Crisis Squad Convenes Over Bird Flu | Germany| News and in-depth reporting from Berlin and beyond | DW | 12.10.2005
  1. Inhalt
  2. Navigation
  3. Weitere Inhalte
  4. Metanavigation
  5. Suche
  6. Choose from 30 Languages

Germany

Crisis Squad Convenes Over Bird Flu

It's just a matter of time before the deadly bird flu virus is transmitted between people, the UN says. As the flu reached Turkey and Romania, a German national task force is meeting Wednesday to discuss safety measures.

default

Romania has begun slaughtering birds out of fear of the flu

High level officials from the federal government and the German states are set to meet in Bonn to examine when emergency measures should be implemented and poultry quarantined. Environment Minister Jürgen Trittin, interim head of the consumer affairs and agriculture ministry, has said that the ministry is prepared for the worst and that a ban on poultry is, as yet, unnecessary.

He said that if the results of EU tests on infected Romanian and Turkish cases showed that they did indeed have the highly pathogenic H5N1 virus, "our emergency plans will immediately come into effect." The cases in Turkey are so far known to be infected with the H5 strain, the same one found in Asia. The disease has not confirmed been confirmed in Romania. The European Commission expects to have the test results later in the week.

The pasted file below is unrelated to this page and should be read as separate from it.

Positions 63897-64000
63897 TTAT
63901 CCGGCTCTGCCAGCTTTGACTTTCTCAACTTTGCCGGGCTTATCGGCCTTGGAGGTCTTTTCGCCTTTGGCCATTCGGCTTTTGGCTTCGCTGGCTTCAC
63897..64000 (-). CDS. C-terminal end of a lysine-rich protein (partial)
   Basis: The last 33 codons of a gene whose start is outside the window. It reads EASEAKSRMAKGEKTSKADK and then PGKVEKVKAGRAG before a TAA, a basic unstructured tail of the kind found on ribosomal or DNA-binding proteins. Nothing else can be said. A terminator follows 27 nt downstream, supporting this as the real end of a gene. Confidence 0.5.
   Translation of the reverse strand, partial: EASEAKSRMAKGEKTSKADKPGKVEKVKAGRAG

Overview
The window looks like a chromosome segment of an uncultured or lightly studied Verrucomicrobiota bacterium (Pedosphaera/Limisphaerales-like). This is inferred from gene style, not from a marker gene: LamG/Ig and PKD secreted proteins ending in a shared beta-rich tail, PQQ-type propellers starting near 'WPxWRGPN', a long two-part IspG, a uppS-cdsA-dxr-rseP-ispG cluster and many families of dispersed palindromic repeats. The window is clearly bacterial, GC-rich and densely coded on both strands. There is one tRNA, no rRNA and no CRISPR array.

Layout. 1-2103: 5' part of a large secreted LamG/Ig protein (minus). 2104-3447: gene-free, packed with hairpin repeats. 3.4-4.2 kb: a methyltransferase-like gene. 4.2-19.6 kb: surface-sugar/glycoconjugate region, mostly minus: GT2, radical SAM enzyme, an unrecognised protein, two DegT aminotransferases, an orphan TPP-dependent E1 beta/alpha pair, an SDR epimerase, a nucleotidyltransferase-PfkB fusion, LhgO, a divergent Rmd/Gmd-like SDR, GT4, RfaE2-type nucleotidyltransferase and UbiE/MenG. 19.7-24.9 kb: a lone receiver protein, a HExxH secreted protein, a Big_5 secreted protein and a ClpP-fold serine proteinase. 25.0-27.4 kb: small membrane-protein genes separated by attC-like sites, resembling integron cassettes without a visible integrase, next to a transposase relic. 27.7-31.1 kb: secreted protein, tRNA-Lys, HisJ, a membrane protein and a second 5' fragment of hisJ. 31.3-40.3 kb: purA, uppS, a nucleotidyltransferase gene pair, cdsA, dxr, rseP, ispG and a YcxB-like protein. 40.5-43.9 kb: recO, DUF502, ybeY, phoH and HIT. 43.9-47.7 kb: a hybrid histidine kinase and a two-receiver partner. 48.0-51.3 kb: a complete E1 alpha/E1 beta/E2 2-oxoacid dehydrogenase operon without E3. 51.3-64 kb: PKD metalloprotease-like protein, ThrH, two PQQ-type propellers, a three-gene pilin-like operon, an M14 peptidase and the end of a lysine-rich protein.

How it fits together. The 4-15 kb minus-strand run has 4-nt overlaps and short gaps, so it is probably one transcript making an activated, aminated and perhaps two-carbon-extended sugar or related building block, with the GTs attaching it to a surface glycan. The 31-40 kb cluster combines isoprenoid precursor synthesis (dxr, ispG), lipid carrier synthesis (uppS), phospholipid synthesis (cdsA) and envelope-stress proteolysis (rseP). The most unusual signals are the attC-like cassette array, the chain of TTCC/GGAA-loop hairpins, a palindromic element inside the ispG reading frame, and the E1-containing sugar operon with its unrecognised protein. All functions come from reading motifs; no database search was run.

Three German states, Lower Saxony, Mecklenburg-Western Pomerania and North Rhine-Westphalia, have already called on poultry owners in certain areas to voluntarily confine their fowl to stalls.

Vogelgrippe Impfschutz Vietnam

Vaccinating geese in Vietnam

The avian flu virus is transmitted through physical contact with infected birds and can be carried on clothes or shoes, for example, but not by air. Trittin called on visitors to Romania and Turkey to avoid going to places where poultry is bred.

Germany poorly prepared?

Bernhard Ruf, head doctor at Leipzig's St. Georg Clinic, warned that Germany only has enough medication for around 8-10 percent of the population. The World Health Organization, however, recommends that states have a reserve of medication for 20-25 percent," Ruf said in an interview with radio broadcaster Deutschlandfunk on Wednesday.

"There is a backlog of demand that must now be met," Ruf said. The government must take advantage of the time before a pandemic breaks out to prepare, he said.

Vogelgrippe Hühner in Vietnam

Birds imported illegally present the greatest risk to Germany, according to the National Research Institute for Animal Health, the Friedrich Loeffler Institute. It's less likely that migratory birds will carry the virus from Turkey or Romania to Germany, particularly since they have begun flying south for the winter.

The EU has already banned poultry imports from countries where the H5N1 virus has been detected as well as live fowl and feather imports from Turkey.

DW recommends